In June 2008, representatives from over 10 Federal agencies met to discuss partnership opportunities to reduce GHG emissions from transportation sources, specifically by coordinating Federal programs that influence land-use decisions to decrease the growth in VMT.

At this meeting, the agencies agreed to form an interagency working group with the mission of aligning Federal programs and resources to support stakeholders in achieving GHG reductions though land-use and transportation decisions. The working group has been meeting monthly since its inception to identify interagency activities that will support its mission and ultimately result in reduced growth in VMT of cars and trucks. A potential area of opportunity is the next highway reauthorization bill, which will be enacted once the current transportation funding bill, SAFETEA-LU (the Safe, Accountable, Flexible, Efficient Transportation Equity Act) expires September 30, 2009.

In December 2008, participants in the initial interagency meeting as well as new attendees reconvened for a briefing on the working group's activities and preliminary recommendations. Participants presented four focus areas for future work: integrated regional planning, intermodal gateway mobility planning, and two research areas, "green grid" energy systems and sustainable carbon reserve. They also provided other feedback to help guide the future work of the group.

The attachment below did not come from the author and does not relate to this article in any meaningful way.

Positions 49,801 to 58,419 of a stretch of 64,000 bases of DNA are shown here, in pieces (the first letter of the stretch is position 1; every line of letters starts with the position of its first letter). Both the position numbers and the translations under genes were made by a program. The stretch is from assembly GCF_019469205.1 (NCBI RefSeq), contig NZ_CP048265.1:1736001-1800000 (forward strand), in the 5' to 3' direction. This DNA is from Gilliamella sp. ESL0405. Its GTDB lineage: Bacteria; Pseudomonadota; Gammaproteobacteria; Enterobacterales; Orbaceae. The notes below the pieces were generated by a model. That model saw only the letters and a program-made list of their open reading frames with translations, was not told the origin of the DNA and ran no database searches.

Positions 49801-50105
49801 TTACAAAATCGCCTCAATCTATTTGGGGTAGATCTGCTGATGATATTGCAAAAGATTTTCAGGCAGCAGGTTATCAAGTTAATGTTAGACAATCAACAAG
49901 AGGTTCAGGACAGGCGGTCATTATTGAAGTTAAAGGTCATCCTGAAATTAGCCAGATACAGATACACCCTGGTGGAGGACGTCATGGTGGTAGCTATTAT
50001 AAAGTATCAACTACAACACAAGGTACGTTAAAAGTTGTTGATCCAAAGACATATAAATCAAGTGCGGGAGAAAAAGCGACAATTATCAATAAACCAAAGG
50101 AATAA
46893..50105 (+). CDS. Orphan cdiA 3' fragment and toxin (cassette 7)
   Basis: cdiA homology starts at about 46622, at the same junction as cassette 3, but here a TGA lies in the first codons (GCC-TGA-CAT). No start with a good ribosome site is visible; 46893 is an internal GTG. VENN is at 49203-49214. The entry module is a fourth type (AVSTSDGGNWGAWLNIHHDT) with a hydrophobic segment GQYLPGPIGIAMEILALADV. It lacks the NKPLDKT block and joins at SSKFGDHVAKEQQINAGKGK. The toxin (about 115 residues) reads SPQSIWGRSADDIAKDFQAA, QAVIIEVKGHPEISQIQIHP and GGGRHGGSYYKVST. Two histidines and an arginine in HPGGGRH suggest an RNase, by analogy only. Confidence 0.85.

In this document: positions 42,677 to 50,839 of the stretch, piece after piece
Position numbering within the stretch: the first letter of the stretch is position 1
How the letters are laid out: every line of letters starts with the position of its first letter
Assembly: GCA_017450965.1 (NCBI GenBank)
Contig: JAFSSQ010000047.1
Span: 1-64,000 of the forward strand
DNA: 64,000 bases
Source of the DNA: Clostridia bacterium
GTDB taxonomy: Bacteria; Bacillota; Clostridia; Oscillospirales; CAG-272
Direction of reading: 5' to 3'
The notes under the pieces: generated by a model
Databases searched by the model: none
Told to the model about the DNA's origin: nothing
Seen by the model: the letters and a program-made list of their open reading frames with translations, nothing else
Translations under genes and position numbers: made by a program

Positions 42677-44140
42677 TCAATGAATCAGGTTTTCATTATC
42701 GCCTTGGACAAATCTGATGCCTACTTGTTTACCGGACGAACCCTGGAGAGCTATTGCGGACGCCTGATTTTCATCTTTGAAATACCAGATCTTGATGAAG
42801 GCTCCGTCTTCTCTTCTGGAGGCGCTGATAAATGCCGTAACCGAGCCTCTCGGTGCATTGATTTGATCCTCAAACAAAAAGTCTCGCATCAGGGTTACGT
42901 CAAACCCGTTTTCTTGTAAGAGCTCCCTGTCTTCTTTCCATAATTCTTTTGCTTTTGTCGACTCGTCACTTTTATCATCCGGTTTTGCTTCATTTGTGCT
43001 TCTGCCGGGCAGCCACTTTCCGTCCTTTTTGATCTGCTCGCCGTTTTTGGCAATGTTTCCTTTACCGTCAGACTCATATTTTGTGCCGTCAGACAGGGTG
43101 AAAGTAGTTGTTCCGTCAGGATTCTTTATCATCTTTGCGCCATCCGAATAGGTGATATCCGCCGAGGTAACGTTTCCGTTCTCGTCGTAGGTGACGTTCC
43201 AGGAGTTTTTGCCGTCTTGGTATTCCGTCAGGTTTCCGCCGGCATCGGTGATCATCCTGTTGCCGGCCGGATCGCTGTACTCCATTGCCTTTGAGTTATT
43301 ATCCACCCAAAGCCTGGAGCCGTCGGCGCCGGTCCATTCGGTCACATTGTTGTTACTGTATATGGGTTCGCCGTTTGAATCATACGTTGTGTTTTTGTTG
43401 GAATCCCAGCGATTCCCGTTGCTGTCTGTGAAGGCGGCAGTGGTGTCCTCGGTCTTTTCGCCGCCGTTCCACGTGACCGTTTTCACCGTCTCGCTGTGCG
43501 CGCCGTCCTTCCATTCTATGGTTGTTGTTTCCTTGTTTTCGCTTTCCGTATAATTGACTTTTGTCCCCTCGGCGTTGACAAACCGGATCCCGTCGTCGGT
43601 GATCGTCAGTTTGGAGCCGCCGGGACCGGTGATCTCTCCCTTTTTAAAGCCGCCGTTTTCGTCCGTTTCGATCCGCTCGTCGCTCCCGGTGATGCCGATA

Over the next several months, the working group will develop an interagency action plan to identify priority recommendations. The group and its member agency managers will meet again in the spring to discuss these priorities and future action.

Assessing Climate Change Impacts on Transportation: Gulf Coast Study, Phase 2